There is a potential problem on the forged rings of the Kolibri harness, which may break under load. The ring is not used in the main structure of the harness, it supports the lumbar and pelvic setting only.
For more details and serial numbers concerned, see the full safety notice.
I first noticed the SYS’Nav after Andrew Craig’s review in Skywings Magazine. It’s easy to overlook this diminutive instrument because of its size and remarkably low price.
The more I used it, the more impressed I became. It leads the mid-range-instrument field, and threatens some of the high-end instruments too, offering a powerful navigation solution based on minimalism and simplicity.
Greg Hamerton attempts a 50km triangle from Combe Gibbet on 25/03/2015. The prediction: light winds of steady direction, cumulus clouds with reasonable height, thermals and no inversions. The UK Paragliding XC facebook page was alive with excitement, so I knew I'd be in good company at Combe Gibbet.
Today I had my first proper flight on the Niviuk Artik 4. I also flew without my Oudie 3 for the first time in ages and I have to say felt rather NAKED without it!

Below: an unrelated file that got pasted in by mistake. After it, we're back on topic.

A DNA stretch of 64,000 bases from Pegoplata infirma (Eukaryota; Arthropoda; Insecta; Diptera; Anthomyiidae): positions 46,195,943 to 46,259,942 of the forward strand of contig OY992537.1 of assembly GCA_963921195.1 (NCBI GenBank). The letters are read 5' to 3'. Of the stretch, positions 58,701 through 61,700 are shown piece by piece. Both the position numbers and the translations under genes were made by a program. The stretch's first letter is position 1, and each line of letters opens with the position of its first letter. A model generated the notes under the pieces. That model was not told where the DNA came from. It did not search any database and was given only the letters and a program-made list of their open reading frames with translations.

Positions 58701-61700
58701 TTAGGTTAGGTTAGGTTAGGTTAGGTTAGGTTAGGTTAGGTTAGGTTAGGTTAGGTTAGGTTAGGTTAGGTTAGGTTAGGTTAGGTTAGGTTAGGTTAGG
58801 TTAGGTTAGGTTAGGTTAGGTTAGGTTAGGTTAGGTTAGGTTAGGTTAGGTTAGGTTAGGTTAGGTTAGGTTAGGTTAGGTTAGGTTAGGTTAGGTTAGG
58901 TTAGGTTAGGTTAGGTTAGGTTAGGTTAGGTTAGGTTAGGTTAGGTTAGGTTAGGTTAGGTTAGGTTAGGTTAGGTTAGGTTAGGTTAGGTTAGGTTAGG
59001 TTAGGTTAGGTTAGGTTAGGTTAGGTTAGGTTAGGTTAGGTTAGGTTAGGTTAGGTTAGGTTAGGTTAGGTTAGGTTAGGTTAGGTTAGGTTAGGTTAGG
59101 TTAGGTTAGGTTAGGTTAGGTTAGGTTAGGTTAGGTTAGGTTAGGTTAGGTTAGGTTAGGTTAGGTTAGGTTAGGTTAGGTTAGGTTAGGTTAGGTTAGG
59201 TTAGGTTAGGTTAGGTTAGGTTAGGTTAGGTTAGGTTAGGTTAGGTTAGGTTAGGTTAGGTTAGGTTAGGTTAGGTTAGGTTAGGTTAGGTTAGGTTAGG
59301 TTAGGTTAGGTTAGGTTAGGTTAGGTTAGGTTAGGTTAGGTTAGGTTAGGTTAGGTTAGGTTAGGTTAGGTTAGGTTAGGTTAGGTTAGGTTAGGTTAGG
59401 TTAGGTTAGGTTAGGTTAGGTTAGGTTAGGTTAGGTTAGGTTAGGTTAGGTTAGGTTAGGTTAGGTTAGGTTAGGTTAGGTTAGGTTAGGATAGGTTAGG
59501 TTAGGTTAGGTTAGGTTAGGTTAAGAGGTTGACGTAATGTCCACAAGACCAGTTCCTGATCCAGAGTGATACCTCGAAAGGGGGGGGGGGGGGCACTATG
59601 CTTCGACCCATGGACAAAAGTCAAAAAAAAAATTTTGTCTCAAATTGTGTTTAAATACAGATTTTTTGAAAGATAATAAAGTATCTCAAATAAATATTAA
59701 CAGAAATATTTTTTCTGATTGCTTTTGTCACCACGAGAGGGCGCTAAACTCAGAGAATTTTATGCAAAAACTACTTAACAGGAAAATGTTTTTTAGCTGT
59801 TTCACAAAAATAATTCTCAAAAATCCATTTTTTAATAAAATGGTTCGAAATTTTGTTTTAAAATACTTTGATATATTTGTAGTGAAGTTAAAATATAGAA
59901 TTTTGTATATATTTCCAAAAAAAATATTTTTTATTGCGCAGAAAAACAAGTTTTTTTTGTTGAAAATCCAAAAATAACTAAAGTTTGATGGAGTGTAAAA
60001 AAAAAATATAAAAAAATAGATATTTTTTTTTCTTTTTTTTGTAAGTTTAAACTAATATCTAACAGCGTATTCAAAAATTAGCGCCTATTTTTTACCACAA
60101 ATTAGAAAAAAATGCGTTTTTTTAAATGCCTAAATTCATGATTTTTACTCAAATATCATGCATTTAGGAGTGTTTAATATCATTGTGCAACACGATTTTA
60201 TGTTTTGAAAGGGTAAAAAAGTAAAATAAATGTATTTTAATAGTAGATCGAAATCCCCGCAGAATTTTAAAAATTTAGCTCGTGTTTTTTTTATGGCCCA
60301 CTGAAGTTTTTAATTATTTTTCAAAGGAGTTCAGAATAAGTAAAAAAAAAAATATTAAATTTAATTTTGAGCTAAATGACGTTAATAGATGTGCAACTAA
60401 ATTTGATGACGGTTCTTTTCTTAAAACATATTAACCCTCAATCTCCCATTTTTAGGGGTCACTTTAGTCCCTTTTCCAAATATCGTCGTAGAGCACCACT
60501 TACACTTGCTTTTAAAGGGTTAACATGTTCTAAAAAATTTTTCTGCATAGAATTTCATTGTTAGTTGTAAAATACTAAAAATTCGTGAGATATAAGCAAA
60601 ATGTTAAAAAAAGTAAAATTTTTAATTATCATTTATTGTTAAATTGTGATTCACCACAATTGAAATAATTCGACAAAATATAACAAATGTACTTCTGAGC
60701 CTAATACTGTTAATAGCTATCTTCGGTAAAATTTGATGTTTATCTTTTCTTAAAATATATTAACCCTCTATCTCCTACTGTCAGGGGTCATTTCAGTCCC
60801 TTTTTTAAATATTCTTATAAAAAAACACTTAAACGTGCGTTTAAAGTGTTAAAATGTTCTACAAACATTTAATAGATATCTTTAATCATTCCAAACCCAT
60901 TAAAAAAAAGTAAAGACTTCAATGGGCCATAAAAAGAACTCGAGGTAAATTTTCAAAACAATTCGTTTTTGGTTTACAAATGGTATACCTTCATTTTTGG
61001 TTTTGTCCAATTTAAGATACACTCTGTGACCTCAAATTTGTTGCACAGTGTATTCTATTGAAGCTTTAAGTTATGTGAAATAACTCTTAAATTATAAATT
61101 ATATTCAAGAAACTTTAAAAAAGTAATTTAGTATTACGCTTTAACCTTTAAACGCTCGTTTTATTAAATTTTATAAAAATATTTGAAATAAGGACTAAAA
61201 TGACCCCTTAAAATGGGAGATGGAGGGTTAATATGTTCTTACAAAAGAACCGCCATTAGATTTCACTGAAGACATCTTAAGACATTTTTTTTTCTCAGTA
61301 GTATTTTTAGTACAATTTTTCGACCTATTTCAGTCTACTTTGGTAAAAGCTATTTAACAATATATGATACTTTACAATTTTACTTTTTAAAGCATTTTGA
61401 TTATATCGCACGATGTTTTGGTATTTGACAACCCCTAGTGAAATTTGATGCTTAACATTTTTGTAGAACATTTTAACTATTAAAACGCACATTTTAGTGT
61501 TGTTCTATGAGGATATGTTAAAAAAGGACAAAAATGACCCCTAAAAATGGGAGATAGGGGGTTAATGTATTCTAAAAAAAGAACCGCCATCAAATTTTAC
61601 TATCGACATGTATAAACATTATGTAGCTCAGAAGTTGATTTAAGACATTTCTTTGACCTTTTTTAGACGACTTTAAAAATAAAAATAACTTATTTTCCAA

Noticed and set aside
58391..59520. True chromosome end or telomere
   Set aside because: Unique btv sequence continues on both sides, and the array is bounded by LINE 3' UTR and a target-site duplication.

Nancy, Greg and I started at Firle at around 9:30, where it was nicely on the hill and soarable. We soon managed to get enough height to cross the small forest to the east of launch and fly to Firle Beacon.
It’s really light! The Ozium is not unusual in that respect as there are a number of sub 3kg pod harnesses on the market , but for me a saving of over 5kg against my previous harness is impressive and I am really sold by this aspect. The weight (or lack of it) simply makes moving around whilst kitted up so much more graceful, not to mention saving my back from hefting around a very heavy kit bag.
It's generally agreed by most freeflight pilots - paragliders and hang gliders - that the cross country (XC) season in northern Europe starts in April.
For example, the UK Paragliding XC League (UKPGXCL) runs a Winter League which ends on 31st March 2015, despite Spring officially starting on the 1st of March in the northern hemisphere.
This doesn't seem to tie up with reality as a lot of big flights are flown in northern Europe in March every year.
However very few notable XC flights have been flown in February in the UK, with the biggest recorded on the UKPGXCL before 2015 being 55km by Simon Twiss in February 2014.
The weather forecasts for Friday 27th February 2015 showed it looking very good for free flying in the south of England with some potential for XC but the risk of it being a bit breezy for paragliding. Could this turn out to be a big February day?